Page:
Travelogue Japan: Toyota Commemorative Museum of Industry and Technology, Nagoya

Nagoya is an interesting blend of old and new. On one hand, the city has a rich history that dates back to the founding of Nagoya Castle, once the Tokugawa Shogunate’s stronghold. On the other, you have the city’s current status as the fourth largest city in Japan and a major maritime port.


After the war, which reduced many old parts of Japan to rubble, the country was in shambles – but from the ashes, a new Japan arose –  through its manufacturing sector, especially in the field of technology and robotics. A fitting last stop to our visit, then, was to the Toyota Commemorative Museum of Industry and Technology. 


Nagoya is the birthplace of Toyota, but did you know that the brand did not start as an automotive manufacturer, but rather a textile factory? (I didn’t). Also, they were first called Toyoda, after Kiichiro Toyoda, its founder. The museum, which pays tributes to its early roots, can be found in an old red brick warehouse built in the 1910s.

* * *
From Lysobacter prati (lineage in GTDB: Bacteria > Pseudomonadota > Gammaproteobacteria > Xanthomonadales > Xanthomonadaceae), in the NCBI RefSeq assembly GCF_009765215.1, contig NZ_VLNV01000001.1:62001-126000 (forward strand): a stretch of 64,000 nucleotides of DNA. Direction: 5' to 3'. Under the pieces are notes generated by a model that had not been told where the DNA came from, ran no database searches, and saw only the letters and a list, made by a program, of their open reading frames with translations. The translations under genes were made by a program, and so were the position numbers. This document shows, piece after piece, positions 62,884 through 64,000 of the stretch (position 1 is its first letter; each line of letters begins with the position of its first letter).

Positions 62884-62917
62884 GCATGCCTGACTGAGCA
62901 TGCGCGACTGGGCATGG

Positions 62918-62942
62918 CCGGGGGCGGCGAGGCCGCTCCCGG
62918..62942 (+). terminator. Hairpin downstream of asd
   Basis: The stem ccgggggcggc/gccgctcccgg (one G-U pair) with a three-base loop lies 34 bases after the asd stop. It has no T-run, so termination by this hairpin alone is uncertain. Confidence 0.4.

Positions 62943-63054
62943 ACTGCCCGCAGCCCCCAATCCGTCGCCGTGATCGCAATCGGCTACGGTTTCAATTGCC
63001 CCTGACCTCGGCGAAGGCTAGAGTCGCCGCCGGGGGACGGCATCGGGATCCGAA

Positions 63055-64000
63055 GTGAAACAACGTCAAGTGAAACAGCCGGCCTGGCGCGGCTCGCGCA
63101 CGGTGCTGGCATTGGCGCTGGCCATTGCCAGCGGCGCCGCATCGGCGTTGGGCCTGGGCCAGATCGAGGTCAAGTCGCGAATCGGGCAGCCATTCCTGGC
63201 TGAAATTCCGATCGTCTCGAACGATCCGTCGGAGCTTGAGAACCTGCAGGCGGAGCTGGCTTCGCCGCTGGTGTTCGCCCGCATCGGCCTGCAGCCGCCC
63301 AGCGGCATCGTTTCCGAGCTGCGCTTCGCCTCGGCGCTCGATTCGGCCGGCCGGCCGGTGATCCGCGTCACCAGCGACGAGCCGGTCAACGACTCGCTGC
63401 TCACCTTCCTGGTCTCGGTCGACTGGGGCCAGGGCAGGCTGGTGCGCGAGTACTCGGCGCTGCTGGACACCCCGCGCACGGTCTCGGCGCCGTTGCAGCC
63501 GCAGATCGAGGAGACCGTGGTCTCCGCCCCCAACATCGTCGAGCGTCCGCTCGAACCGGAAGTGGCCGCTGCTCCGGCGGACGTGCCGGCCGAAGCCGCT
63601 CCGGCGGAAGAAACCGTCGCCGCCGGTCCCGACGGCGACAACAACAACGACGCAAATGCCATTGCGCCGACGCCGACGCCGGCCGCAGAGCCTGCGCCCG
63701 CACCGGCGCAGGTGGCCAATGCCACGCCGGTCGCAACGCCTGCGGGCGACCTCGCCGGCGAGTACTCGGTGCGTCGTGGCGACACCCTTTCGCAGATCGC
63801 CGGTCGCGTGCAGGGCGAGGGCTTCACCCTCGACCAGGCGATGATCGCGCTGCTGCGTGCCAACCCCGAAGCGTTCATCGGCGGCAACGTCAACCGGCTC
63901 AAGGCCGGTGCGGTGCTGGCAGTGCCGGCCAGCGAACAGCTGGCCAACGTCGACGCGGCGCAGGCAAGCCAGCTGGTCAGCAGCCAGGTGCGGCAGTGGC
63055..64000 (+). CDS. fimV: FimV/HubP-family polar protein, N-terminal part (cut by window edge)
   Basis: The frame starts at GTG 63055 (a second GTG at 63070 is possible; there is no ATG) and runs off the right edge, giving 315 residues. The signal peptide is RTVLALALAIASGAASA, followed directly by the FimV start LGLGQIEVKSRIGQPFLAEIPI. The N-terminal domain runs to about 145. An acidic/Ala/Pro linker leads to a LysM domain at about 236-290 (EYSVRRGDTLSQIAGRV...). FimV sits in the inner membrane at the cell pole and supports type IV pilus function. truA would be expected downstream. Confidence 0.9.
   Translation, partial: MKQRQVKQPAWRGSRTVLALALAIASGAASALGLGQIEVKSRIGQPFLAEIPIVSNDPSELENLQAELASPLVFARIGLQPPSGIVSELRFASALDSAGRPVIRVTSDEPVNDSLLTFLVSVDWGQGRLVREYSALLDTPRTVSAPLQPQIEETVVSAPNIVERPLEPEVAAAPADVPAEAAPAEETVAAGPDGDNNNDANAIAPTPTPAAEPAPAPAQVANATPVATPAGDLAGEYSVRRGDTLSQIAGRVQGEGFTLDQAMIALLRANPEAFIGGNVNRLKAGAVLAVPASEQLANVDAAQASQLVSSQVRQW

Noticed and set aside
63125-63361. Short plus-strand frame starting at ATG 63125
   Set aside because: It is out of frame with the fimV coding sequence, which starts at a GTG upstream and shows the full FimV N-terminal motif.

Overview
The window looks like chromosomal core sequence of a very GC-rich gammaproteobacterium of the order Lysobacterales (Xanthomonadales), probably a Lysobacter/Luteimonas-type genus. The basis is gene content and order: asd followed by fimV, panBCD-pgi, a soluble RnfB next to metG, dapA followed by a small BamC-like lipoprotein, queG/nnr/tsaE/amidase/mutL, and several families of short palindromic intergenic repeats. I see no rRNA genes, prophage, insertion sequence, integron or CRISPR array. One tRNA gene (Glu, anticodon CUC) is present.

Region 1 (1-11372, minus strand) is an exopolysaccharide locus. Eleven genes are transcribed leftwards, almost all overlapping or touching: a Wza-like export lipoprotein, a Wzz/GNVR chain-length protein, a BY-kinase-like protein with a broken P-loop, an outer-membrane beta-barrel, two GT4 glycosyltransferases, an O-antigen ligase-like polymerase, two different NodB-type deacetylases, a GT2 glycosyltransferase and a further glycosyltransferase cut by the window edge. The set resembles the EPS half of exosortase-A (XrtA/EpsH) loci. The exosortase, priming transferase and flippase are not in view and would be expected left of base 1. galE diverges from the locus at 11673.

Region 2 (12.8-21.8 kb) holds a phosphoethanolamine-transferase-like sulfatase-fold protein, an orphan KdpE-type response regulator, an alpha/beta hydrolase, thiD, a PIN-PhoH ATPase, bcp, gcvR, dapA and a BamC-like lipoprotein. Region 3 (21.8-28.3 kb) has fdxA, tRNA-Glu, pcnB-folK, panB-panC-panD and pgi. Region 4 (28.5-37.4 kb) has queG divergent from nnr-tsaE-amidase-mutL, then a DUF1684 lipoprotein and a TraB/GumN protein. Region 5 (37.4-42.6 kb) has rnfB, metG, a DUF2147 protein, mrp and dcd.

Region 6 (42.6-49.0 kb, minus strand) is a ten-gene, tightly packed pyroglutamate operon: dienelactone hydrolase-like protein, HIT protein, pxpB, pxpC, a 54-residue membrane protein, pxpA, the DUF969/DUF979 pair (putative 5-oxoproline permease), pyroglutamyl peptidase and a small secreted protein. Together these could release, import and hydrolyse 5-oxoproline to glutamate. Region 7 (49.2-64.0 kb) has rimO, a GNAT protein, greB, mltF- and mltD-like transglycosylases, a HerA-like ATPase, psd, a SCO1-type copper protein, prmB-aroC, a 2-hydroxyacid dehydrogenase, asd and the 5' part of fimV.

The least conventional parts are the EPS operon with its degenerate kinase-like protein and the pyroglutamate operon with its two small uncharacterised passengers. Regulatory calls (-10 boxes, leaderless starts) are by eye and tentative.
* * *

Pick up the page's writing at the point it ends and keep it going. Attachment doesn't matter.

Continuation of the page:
The first section of the museum is dedicated to its early days as a textile manufacturer. As such, visitors will find looms, threads and textile-related machines on display.



Spacious exhibition hall filled with old models.


The 1930s saw the company breaking into the automotive sector, taking its first step into becoming the automotive giant we know of today. A large section of the museum is dedicated to showcasing the technology used in the manufacture of its cars, from the casting of the body to the components. Some machines on display are operational, so that visitors can see how everything is put together!




A giant press (?), which roared to life at the push of a button and filled the hall with clanking.


How the outer shell is fitted together.


At the end of the day, there is a violin performance by the museum’s resident robot – the company’s foray into advanced robotics. The robot played Canon in D and another classical song. While it lacked the oomph that is human emotion, it certainly had technical prowess!


4 Chome-1-35 Noritakeshinmachi, Nishi-ku, Nagoya, Aichi Prefecture 451-0051, Japan

Opening hours: 9.30AM – 5PM (closed on Mondays, last entry 4PM)

Phone: +81 52-551-6115

Admission: 500 yen



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